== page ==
‘The Miracle League’ allows thousands who couldn’t otherwise play to get in the game
May 13, 2022
PEORIA, Ill. — Samaritan Ministries International (Samaritan) member Stephanie Davis cares deeply for children who have disabilities and a love of baseball. As national program director of The Miracle League, she’s been able to combine the two in an amazing way.
“I just thought, ‘Everybody needs this opportunity,’ and to bring these two things together was really a dream for me,” she says.
The Miracle League, which serves about 50,000 children and some adults in 320 local Miracle Leagues in the U.S., Canada and Mexico, allows children with disabilities to play baseball “no matter their ability.” Each child is partnered with a “buddy” who helps them by pushing a wheelchair up a basepath or swinging a bat to hit a ball.
“Whatever the player’s special need might be, the buddies are there to protect them and help them play the game,” Stephanie says.
“One of the best things about being part of Samaritan Ministries is seeing how our members help other members and how this often enables them to give the love of Jesus in the wider world,” says Anthony Hopp, vice president and chief purpose officer at Samaritan. “Stephanie is a perfect example of this; she gives her heart and soul to special needs kids, knowing that her own family’s needs will be shared by other Samaritan members.”
As members of Samaritan Ministries, Stephanie and Brian Davis sought help when their 12-year-old son Bode had a “horrible bike accident” in 2020. He suffered a concussion, broken collarbone and nerve injury in his leg. He did recover, but bills began to soar, “between life flight and a week in the trauma unit, plus eight weeks of therapy,” Stephanie says.
Working with Samaritan Ministries staff and receiving support from the members eased the Davises’ burden. “From day one, Samaritan Ministries was there for us – praying for us, guiding us through the process, negotiating bills for us,” says Stephanie. “Then the encouragement we got from members was priceless. People were praying and reaching out to us with so much love and support. I can’t imagine going through that horrible time without this network of Christians bearing each other’s burdens. It’s been a huge blessing for our family.”
The Davises, who operate a landscape company with Brian’s brother, joined Samaritan after tiring of “health insurance runarounds.”
“Annual renewal was one of the most stressful times of the year,” Stephanie recalls. “We would be canceled, or our policy wasn’t available, or premiums were just going through the roof and weren’t affordable for our family anymore. Then, when we did need to use it, the deductibles were so high that we felt like we could have paid cash and done better without having insurance.”
Most Miracle Leagues are open to players ages 4 and up of all abilities. Players typically qualify for a Miracle League “if you wouldn’t qualify or be able to safely participate in a youth baseball program,” Stephanie says. “We have everyone from children with learning disabilities to children with severe physical disabilities.”
Stephanie, who lives with her husband, Brian, son, Bode, and daughter, Emory, near Athens, Georgia, became aware of The Miracle League in 2001 when HBO’s “Real Sports” aired a report on it.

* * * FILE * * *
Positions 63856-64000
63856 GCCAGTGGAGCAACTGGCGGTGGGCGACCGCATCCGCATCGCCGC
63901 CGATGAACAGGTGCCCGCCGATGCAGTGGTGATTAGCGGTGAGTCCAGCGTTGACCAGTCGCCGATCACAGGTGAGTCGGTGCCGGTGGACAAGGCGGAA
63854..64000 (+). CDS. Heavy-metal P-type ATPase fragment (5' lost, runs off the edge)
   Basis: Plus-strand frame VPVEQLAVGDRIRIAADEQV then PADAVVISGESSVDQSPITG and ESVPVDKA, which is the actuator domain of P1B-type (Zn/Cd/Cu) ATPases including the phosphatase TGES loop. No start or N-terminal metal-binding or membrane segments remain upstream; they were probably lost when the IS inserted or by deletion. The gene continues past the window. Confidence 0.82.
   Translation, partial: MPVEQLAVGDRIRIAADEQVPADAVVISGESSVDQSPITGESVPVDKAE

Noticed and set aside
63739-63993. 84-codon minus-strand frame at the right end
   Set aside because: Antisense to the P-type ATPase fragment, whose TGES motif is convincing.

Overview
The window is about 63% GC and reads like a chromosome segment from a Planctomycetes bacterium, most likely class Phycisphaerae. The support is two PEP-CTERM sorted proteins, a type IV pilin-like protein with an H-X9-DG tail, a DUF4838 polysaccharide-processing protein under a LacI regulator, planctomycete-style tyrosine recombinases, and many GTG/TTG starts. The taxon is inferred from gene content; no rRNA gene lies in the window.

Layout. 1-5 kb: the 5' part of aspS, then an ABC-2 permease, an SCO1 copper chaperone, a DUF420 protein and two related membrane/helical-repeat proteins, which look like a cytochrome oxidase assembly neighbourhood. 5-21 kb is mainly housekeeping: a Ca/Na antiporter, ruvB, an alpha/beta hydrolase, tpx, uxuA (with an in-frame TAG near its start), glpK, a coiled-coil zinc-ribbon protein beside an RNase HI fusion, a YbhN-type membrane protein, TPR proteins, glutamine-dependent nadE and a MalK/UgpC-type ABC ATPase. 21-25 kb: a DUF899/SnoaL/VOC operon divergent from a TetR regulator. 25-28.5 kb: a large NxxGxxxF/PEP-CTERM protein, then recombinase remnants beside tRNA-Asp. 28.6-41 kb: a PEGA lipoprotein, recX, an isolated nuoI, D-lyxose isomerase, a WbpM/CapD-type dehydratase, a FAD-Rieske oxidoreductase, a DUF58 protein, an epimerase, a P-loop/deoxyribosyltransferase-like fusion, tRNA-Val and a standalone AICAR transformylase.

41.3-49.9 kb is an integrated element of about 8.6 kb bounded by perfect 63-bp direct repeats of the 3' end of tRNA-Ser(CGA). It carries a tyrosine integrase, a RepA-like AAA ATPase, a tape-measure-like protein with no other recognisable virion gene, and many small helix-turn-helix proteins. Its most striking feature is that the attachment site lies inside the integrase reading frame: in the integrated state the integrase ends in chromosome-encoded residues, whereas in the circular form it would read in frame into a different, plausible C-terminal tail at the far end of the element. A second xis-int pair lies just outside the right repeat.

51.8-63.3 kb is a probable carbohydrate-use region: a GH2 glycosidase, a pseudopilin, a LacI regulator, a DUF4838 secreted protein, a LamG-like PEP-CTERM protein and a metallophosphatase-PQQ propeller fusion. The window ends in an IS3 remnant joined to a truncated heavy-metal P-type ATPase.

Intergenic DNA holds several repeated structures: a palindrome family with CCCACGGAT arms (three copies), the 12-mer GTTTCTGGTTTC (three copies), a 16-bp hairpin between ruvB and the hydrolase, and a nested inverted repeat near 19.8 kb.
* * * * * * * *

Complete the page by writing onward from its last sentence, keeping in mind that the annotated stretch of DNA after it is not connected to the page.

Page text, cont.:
Only 20 years old at the time, she “did some research and found the organizers of the original league,” she says. “We were just so inspired that we decided to replicate the idea and start the second local Miracle League, which was in Myrtle Beach, South Carolina, in 2002.”
Her job now as national program director of The Miracle League is to consult with local organizations as they establish a local complex and league. This means planning facilities that can handle a variety of special challenges. “The players need a fully accessible, rubberized surface and complexes that are also fully accessible so they can get from the parking lot to the field,” Stephanie says.
“It brings so much joy to families because we are providing the players a way to be included in a team sport, which has never happened for them before,” she continues. “Most of the joy we see is from being with friends and coaches and buddies, as well as spending time outside. They are getting exercise and fresh air, but most importantly they have a place to belong.
“I try my best to show the love of Jesus to everyone I serve. I feel like this is the calling that God has given me.”
For more about Stephanie Davis and Miracle League, see the May Samaritan Member Spotlight.
Samaritan Ministries currently has a membership of 286,026 individuals from 84,940 households.
Samaritan has no limited enrollment period. Government exchange-based health insurance requires signups to occur only during open enrollment periods unless one qualifies for a special enrollment period due to a “life event” such as losing coverage, getting married, moving, or having a baby.
Samaritan Ministries health care sharingoffers additional advantages:
- No network restrictions. When medical care is needed, Samaritan members choose the health care provider, hospital, and pharmacy that work best for them.
- The direct-sharing approach allows members to not only help fellow believers with their medical financial needs but to pray for and connect with them on a regular basis.
Samaritan gives people of Biblical faith an effective, Bible-driven health care community in which approximately $30 million in medical needs is shared person to person every month. Over the past 27 years, Samaritan Ministries members have shared more than $3 billion in needs while also praying for and encouraging fellow members through personal notes, cards and letters.